nos-trum. pronunciation: \nos'-trum\. noun. Etymology: Latin, neuter of noster our, ours.
1. a medicine of secret composition recommended by its preparer but usually without scientific proof of its effectiveness.
2. a usually questionable remedy or scheme.
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Sunday, April 25, 2010

Does Prevention Lower Health Care Costs? Depends On Perspective

Facetious question:  if I die very young, haven't I "prevented" high lifetime health care costs?

The President, his health care advisors, and other experts often point to the cost-controlling value of preventive care.  To make sense of that claim consider some examples.

First example:  I am a 60-year old diabetic and hypertensive, controlling my blood pressure and blood sugar is good for me personally by keeping me healthy, and lowers the risk of being hospitalized for care.  Hospital care is very expensive, so keeping me at home and going strong lowers cost.  I go on relatively healthy for another 20 years before dying of complications.  The last year of life requires a lot more care as my health fails.  For a guy who made it to 80, I've kept lifetime costs as low as they could be through prevention.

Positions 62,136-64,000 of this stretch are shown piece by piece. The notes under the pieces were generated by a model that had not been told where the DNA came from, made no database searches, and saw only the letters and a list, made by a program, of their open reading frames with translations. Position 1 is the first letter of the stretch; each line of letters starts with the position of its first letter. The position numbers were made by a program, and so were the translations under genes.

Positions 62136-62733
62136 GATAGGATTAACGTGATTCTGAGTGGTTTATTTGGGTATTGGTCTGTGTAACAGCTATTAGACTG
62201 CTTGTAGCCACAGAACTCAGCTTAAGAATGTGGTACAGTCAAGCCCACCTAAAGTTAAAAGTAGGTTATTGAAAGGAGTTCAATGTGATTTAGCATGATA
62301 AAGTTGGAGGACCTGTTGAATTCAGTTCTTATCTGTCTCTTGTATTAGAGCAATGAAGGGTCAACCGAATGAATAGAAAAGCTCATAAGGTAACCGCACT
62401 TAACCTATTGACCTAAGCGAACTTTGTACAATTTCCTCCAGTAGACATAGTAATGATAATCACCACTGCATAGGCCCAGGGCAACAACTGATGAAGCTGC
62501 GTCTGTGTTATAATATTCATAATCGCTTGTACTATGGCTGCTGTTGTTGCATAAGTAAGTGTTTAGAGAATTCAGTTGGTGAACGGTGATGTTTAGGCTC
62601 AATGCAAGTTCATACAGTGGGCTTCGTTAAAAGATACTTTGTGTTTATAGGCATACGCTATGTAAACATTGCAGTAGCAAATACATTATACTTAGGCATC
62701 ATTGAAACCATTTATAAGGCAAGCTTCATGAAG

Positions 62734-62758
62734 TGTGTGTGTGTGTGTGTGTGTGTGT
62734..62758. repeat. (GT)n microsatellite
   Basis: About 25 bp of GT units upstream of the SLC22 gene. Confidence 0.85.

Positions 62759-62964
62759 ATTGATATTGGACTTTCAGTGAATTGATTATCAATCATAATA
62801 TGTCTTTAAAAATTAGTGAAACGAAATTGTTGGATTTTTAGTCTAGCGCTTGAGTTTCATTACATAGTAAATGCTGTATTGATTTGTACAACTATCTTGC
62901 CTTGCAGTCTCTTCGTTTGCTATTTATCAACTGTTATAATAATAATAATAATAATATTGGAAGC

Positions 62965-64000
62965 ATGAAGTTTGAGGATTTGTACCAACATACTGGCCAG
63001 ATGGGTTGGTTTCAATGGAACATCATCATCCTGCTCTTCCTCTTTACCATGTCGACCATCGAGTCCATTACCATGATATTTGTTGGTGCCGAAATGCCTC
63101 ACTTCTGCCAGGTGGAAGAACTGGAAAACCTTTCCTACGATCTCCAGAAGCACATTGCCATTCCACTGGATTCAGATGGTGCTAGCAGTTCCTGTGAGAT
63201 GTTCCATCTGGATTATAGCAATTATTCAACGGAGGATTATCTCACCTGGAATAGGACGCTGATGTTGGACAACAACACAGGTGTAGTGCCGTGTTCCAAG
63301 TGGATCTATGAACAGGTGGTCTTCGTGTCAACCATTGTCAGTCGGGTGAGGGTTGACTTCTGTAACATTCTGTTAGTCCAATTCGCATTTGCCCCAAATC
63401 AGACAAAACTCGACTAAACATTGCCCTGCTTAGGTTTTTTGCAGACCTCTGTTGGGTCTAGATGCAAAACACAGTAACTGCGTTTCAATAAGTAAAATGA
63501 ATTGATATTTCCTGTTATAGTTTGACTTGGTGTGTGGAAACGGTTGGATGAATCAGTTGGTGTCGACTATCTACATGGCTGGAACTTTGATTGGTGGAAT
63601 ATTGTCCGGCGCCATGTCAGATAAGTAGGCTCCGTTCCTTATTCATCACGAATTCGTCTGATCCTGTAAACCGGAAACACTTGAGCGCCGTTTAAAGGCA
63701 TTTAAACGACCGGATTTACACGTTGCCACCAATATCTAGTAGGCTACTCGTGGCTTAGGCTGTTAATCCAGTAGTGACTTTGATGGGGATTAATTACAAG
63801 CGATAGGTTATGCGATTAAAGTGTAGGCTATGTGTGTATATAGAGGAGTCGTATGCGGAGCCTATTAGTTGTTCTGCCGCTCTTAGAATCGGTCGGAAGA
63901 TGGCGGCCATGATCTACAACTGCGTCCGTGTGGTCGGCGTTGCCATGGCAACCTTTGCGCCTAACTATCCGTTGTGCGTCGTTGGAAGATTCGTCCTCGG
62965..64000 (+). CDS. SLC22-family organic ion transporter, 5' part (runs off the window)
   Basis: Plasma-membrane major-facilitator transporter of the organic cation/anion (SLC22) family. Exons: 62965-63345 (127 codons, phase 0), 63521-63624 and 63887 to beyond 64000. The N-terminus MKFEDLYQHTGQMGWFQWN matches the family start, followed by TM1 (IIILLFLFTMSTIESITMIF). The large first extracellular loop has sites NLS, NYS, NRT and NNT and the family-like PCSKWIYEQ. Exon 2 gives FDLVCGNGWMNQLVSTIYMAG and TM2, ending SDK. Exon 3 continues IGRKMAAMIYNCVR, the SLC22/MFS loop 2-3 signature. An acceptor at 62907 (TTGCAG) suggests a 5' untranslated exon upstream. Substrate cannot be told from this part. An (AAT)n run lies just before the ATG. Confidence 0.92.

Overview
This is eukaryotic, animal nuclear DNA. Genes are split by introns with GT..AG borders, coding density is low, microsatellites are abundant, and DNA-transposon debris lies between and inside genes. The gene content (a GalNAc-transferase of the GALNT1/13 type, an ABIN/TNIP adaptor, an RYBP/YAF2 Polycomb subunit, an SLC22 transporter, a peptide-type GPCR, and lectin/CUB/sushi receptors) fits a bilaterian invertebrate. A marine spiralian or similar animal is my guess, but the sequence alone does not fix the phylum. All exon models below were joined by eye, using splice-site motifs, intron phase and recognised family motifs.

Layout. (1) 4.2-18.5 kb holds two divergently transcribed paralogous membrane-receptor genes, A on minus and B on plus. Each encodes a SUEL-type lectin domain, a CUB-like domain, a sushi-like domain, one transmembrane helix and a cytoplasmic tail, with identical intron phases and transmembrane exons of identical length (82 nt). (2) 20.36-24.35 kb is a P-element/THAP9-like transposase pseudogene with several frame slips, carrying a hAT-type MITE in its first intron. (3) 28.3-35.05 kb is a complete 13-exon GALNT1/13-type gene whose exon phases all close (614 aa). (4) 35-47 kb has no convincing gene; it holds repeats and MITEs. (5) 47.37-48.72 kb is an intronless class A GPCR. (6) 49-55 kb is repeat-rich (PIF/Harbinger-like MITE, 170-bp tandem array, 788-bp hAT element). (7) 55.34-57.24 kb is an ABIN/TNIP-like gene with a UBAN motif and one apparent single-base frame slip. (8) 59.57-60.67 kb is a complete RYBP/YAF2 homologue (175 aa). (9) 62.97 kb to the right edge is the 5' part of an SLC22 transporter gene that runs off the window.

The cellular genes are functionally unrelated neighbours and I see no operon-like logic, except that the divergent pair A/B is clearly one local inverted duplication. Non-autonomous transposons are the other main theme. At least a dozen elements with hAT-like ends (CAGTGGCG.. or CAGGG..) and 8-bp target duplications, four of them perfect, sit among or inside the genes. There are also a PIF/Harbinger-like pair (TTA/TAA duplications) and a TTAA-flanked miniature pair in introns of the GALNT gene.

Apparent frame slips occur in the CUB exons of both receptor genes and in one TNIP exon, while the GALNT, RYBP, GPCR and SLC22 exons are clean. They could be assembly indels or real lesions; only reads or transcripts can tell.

Second example:  roll back the clock 10 years.  I'm now 50 but don't yet have high blood pressure or diabetes.  I have a heart attack and die.  While my dying event may be expensive--or not--it still is less expensive than living another 30 years being monitored and followed regularly for multiple chronic illnesses.  On top of that is the cost of my eventual decline in the last year of life, as in the first example.  But overall, my life, in terms of medical costs, has been much less of a financial burden.

So, the cost-containing influence of prevention depends on the diseases, the phase of the life cycle, the acute versus chronic nature of the health care, and a lot of other factors.

It seems to me that the underlying difference is one of perspective:  am I looking at cost in a short-term or single disease-focused way, or am I looking at what it costs for a complete life?

You can construct these mind experiments in a lot of different ways, making the cost come out one way or the other.  But all of them, like the two above, can be realistic.

In summary: prevention MAY lower cost, but not always.  Prevention ALWAYS is good medical care.

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